What to Expect During Labor and Birth
By Karen Wallace

The Stages of Labour

First Stage
Involves commencement of regular painful contractions to dilate the cervix. It is considered complete when the cervix is ‘fully’ dilated which is generally regarded to be 10 centimetres. The latent phase of labour is when the contractions are irregular in frequency, strength and duration. However, this does not mean that you are not going to find these contractions painless. They will be uncomfortable, but if you can rest between them it is important to do so. Pacing and being super active at this stage will make you exhausted. A warm bath or shower, hot pack and simple analgesia may help during this stage.

The active phase of labour will be more challenging. You will need to think about your approach to it well in advance and maybe even make a ‘birth plan’ to keep you on track. Make sure you inform your midwife of what measures you would like to use to help you cope with your labour. Transition is when the labouring is nearing second stage. Often you can see a change in the labouring woman and is estimated to be at 8-9 cm dilated. An accompanying ‘bloody show’ is often noted.

Second Stage
Begins with the cervix being confirmed at fully dilated and ends with the birth of your baby. This is the stage when both voluntary and involuntary pushing will occur. It is mostly completed in 2 hours. The baby’s position and your state of health/fatigue will impact of this stage.

Third Stage
This is the stage when the placenta and membranes separate from the uterine wall and are expelled. This stage can be dealt with both actively or passively. It is often advised to approach it actively to reduce the risk of the mother bleeding profusely. The mother is given a tocolytic agent such as Syntocinon to hasten the expulsion of the placenta allowing the uterus to contract tightly thus minimising blood loss. If the passive approach is taken the placenta can take 1 hour to be expelled.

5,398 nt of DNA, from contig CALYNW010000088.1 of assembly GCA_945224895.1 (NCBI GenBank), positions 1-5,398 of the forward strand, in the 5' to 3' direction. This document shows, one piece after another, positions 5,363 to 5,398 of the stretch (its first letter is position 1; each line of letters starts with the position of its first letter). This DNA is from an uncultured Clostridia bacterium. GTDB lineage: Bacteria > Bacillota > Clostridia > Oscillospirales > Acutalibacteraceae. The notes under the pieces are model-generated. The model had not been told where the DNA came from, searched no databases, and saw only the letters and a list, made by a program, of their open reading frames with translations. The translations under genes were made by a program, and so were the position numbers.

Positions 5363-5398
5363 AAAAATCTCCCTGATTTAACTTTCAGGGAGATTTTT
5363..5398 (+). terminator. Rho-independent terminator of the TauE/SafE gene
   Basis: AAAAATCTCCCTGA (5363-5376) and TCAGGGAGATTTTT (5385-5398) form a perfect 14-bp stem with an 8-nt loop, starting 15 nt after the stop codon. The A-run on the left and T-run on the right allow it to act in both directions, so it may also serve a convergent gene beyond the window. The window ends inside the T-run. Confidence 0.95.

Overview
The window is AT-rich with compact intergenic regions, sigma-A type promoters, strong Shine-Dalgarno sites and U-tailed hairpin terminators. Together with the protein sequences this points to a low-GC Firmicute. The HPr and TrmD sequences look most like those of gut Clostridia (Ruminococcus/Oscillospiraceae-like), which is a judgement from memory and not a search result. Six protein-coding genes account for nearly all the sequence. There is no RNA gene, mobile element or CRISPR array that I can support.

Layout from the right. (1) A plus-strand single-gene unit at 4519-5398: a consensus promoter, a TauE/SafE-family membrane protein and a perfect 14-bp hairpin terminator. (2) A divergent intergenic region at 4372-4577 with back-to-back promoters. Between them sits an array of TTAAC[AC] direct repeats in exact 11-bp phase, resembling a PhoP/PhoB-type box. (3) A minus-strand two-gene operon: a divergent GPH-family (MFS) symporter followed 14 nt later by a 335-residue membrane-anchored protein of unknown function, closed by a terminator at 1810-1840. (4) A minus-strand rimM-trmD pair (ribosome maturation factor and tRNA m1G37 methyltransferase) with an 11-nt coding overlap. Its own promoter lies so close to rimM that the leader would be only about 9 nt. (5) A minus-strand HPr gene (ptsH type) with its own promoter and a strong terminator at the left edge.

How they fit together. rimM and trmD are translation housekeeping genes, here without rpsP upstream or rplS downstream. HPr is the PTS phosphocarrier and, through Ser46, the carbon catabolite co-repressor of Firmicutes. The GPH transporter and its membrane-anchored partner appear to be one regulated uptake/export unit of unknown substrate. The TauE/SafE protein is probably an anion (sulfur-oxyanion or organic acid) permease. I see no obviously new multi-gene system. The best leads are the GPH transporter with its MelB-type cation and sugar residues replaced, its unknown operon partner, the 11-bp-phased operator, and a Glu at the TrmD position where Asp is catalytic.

There are many choices for pain relief in labour. The non-pharmacological methods of massage, water therapy, acupuncture, reiki, TENS and imagery are all appropriate for use in labour. It is important to try these prior to labour and get advice form a qualified practitioner to enhance there success.

Other forms of pain relief commonly used are Nitrous Oxide (commonly called happy / laughing gas) Pethidine or an Epidural. These all have benefits and risks and need to be discussed with your midwife prior to use.

Other issues related to Labour
It is important to be prepared both mentally and physically for your labour. It is undoubtedly a stressful time but can also be an enjoyable time of love and bonding if approached sensibly.

Remember to inform your carer if your have any pre-existing medical conditions. Of special note and consequence is a outbreak of lesions if you are a Genital Herpes sufferer, or a current or previous diagnosis of Group B Strep. These are easily managed.

It is really important to keep up your fluids whilst in labour and sugar levels with light snacks. Labour can be quite long and you will cope better with the tiredness if your body is kept nourished. Avoid heavy foods and anything greasy/milky. Also make sure your support person doesn’t forget to eat and drink!

Lastly, it is an amazing experience for all involved. Enjoy the celebration of a new and important life – your baby’s.

copyright www.onlinefem.com 2003

Karen Wallace is a Registered Nurse, Midwife, Bachelor of Nursing, Grad Dip Midwifery


Home |Shopping | Advertising | Link To Us | Sponsor a Contest |
| Media | Parent Business Directory | Direct sales Directory |

Privacy Statement. Visit our Liability Disclaimer page. BPO is for entertainment and educational purposes only. It is not meant to replace the advice of a professional. Check with your providers before following advice or content herein. ©1999, 2000, 2001, 2002, 2003, 2004. BPO is property of the Busy Family Network (BFN), All Rights Reserved. No part of the website, newsletters or other materials can be reproduced in any form without written consent. Parts of the site and materials include, but are not limited to, graphics, copy/content, HTML, Meta tags, template and web layouts or other features. Each web page and its source code is valued at $5000 US. By using any part of any page on BPO without permission, you are agreeing to pay the owner and/or the artist/writer $5,000.

Copyright 1999-2009